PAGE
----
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Pete Alonso getting lots of at-bats as he tries to get his timing down for Mets

Mets first baseman Pete Alonso looks on during

Mets first baseman Pete Alonso looks on during a spring training workout on Feb. 18 at Clover Park in Port St. Lucie, Fla. Credit: Newsday/Alejandra Villa Loarca

JUPITER, Fla. — Spring training statistics have virtually no predictive value, but a glance at the major-league leaderboards reveals at least one interesting tidbit: Pete Alonso leads everybody with 37 at-bats.

That is by design, Alonso and Mets manager Luis Rojas said.

Around the time J.D. Davis hurt his shoulder last month, thus freeing up time in leftfield for natural first baseman Dominic Smith, Alonso approached Rojas and asked to play in more Grapefruit League games.

He has played in six of seven contests — he’s the only regular who has played that regularly — since a team day off March 2.

“He wanted to get in there and hit,” Rojas said. “That’s why he’s been in there most of the time.”

Alonso added: “I did a good job preparing myself, getting my body ready to play games. For me, in order to get my timing, I need live ABs. What better way than getting into the game?”

About getting that timing at the plate: Alonso says it is coming. His numbers — which, again, should not be read into at this time of year — are poor, including a .243 average and .297 slugging percentage. He hasn’t homered or walked. In a 1-1 tie with the Marlins on Monday, he went 1-for-3, and the hit was a windblown pop-up that fell in on the right side of the infield.

“Mis-hit it, but it is nice when those fall in,” Alonso said. “Sometimes the whole goal is to hit it where they’re not, and they weren’t there.”

Alonso’s performance is dramatically different from last year’s spring training, when he blasted the first pitch of his first game over the fence and never really slowed down on his way to winning a spot on the Opening Day roster (and then National League Rookie of the Year honors).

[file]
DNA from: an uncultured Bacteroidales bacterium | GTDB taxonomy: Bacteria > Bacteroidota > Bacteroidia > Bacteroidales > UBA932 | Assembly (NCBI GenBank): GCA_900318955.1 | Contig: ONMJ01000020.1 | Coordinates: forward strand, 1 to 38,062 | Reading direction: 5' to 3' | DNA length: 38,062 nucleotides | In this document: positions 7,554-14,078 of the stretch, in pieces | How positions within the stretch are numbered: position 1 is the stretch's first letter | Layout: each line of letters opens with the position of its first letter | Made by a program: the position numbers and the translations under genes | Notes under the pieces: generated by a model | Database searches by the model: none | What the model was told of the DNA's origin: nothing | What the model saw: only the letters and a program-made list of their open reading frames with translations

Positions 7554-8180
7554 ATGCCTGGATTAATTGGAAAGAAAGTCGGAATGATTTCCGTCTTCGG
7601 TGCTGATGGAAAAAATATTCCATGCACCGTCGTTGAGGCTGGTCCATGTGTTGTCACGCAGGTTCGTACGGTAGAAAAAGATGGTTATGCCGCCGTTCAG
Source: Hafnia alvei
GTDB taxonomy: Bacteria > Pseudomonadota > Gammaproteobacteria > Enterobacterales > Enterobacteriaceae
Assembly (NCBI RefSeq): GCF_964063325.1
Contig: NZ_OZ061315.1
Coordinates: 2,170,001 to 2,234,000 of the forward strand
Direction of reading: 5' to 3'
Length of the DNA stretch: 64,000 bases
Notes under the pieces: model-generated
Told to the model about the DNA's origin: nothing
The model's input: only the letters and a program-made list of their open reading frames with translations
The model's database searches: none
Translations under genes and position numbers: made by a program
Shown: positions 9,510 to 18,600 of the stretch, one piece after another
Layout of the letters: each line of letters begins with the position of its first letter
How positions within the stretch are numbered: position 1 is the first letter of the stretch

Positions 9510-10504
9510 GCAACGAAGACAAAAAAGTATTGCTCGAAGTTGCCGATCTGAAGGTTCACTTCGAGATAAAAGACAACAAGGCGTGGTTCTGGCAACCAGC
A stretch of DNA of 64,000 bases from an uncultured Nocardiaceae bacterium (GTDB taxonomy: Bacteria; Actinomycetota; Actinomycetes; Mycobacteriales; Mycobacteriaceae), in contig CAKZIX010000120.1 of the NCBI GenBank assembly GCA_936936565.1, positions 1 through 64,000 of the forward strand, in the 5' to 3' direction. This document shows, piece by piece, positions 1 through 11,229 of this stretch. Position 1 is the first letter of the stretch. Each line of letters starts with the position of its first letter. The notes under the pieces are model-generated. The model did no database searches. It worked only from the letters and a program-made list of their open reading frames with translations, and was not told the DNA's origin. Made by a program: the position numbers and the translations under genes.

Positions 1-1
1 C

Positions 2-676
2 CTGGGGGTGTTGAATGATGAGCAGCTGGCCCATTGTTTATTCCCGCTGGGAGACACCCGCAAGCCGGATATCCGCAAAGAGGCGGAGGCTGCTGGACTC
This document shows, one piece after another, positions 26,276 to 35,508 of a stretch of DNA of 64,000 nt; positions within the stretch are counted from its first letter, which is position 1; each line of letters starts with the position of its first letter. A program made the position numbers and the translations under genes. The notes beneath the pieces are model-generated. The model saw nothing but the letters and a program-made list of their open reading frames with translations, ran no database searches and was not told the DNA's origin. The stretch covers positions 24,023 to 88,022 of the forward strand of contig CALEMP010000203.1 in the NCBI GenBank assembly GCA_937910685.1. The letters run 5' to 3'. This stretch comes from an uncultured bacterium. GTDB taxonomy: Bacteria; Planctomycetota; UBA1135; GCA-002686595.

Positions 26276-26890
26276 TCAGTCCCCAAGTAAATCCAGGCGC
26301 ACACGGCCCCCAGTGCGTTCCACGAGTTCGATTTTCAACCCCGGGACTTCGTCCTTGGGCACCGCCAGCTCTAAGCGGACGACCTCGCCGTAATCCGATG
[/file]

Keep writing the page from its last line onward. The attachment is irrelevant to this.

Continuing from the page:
But Alonso, an expert on his own Februarys and Marches, is here to tell you: “Last year was an anomaly.” In 2018, for example, he hit .133 with no extra-base hits in a dozen games in his first major-league spring training. It was similar in 2017, his first camp as a professional, when he was an occasional call-up from the minor-league side, he said.

“In 2017 and 2018, it took basically the whole spring training to get my timing,” Alonso said. “I’m appreciative of last spring, because the timing was perfect. Now it’s like, well, I’m not necessarily worried too much, but I’m just going to keep working at it, keep grinding and be ready for Opening Day.”

For now, Alonso said it is enough that he is “making quality swing decisions.”

“If I square them up or mis-hit them a little bit, right now it doesn’t necessarily hold too much meaning,” he said. “I want to make good, consistent swing decisions at pitches I can drive. I swung at some good pitches today. I’ve been swinging at a lot of quality pitches as of late. Now it’s just a matter of stringing everything together, taking some different components and morphing it together.”

Alonso has two weeks of exhibition games left to do that (minus Tuesday and Wednesday, when Rojas said he will be off from major-league games). And then?

“I’m trying to get as ready as possible for 180 games,” he said.

Yes, 180. Not your standard 162. Alonso expects to be playing in the postseason.

It all starts here, in a spring training vastly different from the kind he experienced a year ago, when he had to beat out Smith and others to make the team.

“I wouldn’t say calmer, but I have peace of mind knowing what I can do,” Alonso said. "I’m still being my diligent self, still going about my routine, still doing my work seriously, still having fun with the guys.

“It’s more peace of mind knowing what I can do and how I can compete at a high level. I know I can do that. Now it’s a matter of getting ready to go win a championship.”

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